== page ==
Meet the Couple Giving Away their Fortune to Uplift the City of Angels

After years of doing philanthropy in a standard way, the Perlmans realized that the most fulfilling type of giving was seeing their funds going to help people directly.
April 9, 2021
L-R: Brooke, Jodi and Greg Perlman (Courtesy David Crane)

Greg Perlman and his family are ready to give away their fortune — one Angeleno at a time.

Greg and his wife, Jodi, are an Encino-based couple who have amassed a substantial amount of wealth in real estate over the past 30 years as owners of GHC Housing Partners. In 2018, they called a family meeting with their three adult children and agreed that they (Greg and Jodi) would be giving away seventy-five percent of their wealth while they’re still alive. The key was giving away their fortune in the most creative and fulfilling way possible so that the whole family would be involved and make it their life’s work.

After years of doing philanthropy in a standard way (giving charitable gifts to organizations), the Perlmans realized that the most fulfilling type of giving was seeing their funds going to help people directly. In 2019, Greg and Jodi founded The Change Reaction (a play on words of “Chain Reaction”) as the first large-scale, direct giving platform focused exclusively on helping hardworking Angelenos facing financial hardships.

Greg, 55, is a straight-shooter who realized he preferred direct giving — the kind that pays to repair a single mother’s car so she can get to work on time, save a small business during a pandemic or help a veteran pay a security deposit on his new home. “Since the beginning of time, we have always valued being generous to our neighbors,” Greg told the Journal. “But how do you find the right recipients, so you’ll feel okay about giving directly, and how do you do it at scale so you can really start to move your money?”

“We realized that we needed to empower the best people in our community — people whom we call community ‘change agents,’ including social workers, teachers, therapists and even faith leaders,” Jodi said. “And when they bring us stories and connect us with recipients, we basically let them become our way of scaling to heights no one has ever done.”

To make this dream a reality, the Perlmans hired four full-time staff to help them “give away the money,” according to Greg. They created relationships with over 110 Los Angeles-based community organizations (and over 300 community change agents). When a social worker identifies a client (a hardworking Angeleno who is otherwise financially stable but is facing a critical need), the social worker reaches out to The Change Reaction with a financial request to help maintain the client’s stability. Requests are approved and processed in less than twenty-four hours.

The Change Reaction team also hand-selects and researches organizations and sets up in-house angel funds ranging from $10,000 to $250,000. When requests come in, the “team” (as Greg calls the staff) knows they are from a trusted source. When an amount is approved, the organization draws down on the fund to support the request. Grants generally do not go to clients. Instead, checks typically are sent directly to vendors.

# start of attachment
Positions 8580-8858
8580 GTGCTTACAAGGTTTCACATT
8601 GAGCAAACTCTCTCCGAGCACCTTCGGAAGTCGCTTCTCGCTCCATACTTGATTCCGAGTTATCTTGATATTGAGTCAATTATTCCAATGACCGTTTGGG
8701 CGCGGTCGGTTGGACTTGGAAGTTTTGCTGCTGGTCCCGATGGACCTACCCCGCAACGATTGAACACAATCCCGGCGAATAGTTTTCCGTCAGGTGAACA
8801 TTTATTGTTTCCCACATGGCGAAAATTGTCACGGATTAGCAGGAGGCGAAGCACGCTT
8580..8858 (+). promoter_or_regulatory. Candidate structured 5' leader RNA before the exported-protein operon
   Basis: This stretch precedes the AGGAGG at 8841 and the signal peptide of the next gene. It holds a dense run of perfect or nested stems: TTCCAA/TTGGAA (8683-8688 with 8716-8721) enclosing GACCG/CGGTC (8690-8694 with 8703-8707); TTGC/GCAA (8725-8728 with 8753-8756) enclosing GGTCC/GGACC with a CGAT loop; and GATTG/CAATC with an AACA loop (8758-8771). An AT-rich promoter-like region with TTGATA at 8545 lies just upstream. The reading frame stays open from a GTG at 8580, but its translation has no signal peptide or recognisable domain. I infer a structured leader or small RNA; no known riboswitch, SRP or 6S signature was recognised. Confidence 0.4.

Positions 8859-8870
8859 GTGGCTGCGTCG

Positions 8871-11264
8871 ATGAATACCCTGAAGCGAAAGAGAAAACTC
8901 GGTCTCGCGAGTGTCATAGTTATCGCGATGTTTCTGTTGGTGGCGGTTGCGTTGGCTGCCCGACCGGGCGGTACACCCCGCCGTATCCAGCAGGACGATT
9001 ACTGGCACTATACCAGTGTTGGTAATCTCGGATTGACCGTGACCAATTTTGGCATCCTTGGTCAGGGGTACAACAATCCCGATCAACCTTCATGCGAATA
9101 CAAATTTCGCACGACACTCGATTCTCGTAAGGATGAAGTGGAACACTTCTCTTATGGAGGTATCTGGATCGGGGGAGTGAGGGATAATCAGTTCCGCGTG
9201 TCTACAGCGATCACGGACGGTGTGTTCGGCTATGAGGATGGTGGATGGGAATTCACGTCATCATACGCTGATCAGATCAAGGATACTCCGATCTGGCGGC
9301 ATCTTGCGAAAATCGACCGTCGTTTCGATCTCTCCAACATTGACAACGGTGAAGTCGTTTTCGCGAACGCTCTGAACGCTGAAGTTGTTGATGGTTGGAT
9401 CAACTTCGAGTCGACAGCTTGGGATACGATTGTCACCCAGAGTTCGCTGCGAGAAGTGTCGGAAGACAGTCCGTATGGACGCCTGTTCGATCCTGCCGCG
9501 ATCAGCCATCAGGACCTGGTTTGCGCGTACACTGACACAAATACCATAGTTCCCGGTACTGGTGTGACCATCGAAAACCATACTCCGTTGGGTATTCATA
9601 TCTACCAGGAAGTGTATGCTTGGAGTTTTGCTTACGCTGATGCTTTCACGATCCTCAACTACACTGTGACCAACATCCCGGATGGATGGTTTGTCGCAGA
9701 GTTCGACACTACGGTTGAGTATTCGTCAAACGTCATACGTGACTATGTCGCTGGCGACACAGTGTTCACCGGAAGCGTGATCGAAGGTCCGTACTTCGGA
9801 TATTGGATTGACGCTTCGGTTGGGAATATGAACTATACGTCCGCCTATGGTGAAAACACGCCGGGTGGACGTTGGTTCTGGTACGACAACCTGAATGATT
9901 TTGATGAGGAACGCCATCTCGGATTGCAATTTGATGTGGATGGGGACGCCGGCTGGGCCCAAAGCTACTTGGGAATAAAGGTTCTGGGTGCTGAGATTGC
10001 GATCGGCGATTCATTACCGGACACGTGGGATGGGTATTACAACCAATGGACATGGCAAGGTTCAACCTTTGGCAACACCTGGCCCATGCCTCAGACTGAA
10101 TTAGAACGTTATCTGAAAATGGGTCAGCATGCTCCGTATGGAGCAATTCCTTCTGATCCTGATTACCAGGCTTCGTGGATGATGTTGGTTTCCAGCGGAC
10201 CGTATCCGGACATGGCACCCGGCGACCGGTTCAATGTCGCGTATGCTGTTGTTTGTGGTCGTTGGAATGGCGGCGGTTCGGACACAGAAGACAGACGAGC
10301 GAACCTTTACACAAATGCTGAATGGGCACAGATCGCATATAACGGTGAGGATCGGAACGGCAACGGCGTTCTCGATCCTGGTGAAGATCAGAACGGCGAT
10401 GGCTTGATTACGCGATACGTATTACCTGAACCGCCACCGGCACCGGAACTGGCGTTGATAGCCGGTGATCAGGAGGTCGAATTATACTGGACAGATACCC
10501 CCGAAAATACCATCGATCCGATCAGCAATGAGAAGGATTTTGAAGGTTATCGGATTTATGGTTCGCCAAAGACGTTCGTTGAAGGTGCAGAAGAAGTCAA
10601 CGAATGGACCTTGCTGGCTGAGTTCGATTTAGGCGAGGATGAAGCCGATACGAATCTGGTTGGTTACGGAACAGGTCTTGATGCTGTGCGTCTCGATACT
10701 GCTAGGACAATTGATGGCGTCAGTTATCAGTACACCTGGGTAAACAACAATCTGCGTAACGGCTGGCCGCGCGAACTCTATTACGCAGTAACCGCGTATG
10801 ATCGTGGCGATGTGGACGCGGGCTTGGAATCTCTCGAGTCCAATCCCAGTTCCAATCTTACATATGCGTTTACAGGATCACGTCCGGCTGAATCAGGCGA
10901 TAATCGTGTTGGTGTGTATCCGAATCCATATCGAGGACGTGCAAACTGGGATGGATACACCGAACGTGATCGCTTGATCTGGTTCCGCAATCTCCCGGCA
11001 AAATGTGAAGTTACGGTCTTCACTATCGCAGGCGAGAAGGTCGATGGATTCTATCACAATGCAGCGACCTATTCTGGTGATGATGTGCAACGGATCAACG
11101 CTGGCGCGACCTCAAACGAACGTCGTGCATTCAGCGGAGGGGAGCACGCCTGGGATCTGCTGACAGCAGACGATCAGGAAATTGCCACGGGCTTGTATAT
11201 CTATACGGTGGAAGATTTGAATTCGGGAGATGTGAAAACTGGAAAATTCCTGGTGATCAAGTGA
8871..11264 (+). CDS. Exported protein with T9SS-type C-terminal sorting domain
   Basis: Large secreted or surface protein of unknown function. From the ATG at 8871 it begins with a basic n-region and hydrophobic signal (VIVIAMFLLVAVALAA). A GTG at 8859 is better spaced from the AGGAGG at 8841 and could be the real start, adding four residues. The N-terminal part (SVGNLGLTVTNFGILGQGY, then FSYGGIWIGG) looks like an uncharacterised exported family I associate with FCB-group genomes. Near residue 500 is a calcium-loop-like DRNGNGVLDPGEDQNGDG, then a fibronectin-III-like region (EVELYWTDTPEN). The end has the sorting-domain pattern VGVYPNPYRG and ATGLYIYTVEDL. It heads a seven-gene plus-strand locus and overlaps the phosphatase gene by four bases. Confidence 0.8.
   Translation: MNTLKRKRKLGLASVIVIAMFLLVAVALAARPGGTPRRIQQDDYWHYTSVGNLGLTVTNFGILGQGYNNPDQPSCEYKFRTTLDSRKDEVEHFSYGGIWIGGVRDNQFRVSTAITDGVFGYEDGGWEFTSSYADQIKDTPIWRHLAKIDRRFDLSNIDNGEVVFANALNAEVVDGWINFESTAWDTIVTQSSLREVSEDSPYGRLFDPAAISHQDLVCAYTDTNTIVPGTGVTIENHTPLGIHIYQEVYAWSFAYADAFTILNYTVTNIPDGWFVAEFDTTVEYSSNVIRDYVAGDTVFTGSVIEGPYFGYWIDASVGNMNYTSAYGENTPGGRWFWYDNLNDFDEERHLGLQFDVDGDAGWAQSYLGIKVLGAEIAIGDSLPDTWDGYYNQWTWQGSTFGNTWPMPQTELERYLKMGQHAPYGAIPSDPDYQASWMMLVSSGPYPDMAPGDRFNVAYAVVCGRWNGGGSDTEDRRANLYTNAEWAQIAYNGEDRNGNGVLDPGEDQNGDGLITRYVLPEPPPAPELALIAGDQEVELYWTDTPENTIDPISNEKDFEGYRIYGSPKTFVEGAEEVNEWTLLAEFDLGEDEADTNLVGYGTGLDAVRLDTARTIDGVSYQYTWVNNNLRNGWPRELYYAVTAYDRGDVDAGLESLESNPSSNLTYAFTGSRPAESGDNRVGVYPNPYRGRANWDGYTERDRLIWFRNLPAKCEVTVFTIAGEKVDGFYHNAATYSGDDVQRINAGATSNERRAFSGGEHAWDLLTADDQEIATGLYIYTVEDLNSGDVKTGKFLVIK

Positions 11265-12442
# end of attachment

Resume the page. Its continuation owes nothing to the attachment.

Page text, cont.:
Since its inception, The Change Reaction has made over 4,000 grants, averaging approximately $1,200 each and impacting over 10,000 Angelenos. At the start of the pandemic, The Perlman family partnered with Councilmember John Lee in Los Angeles County’s 12th District to start a small business relief fund. That fund made over $1.5 million in interest-free loans and grants available through the Jewish Free Loan Association of Los Angeles to help small businesses. The fund also offered over $250,000 in grocery cards. Those loans, once repaid, will be recirculated to help community members in the future.

“Greg and Jodi Perlman have single-handedly provided immeasurable relief to constituents in Council District 12, and I will be eternally grateful,” Lee told the Journal. “Their strategy for direct giving minimizes bureaucratic delays and gets money and resources into the hands of those who are struggling in short order. They are truly angels in the City of Angels.”

As an owner of Section 8 and other affordable housing properties, Greg directly witnessed the pain of intergenerational poverty. One of the family’s earlier capital gifts was building a new family homeless shelter at the San Fernando Valley Rescue Mission. “We saw homeless families who worked full time and had jobs yet still were homeless,” said Greg. “We started helping the families directly to move out of the shelter and into permanent housing by paying upfront costs, and ultimately, when they had a roof over their heads, we even offered to furnish their homes.”

When thank you letters from families started coming in, Greg and Jodi realized how impactful their gifts were — not just for the recipient, but for the social workers and for them as donors. “We have given seven-figure gifts and never gotten a thank you letter as powerful as the one we got for making a $3,000 gift to help a husband and wife — both working at LAUSD and living at the rescue mission with their two autistic boys — move into a new apartment after being pushed out of a rent control unit by their landlord,” Greg said.

“Nothing feels better than being able to give such underserved people hope that there is good out there in the world,” said Jodi. “We also encourage a lot of people to pay it forward and be kind in their own communities, and we hear from recipients who are helping their own communities. It makes you realize how powerful generosity is and how it can impact anyone, no matter how small or how big the act of kindness is.”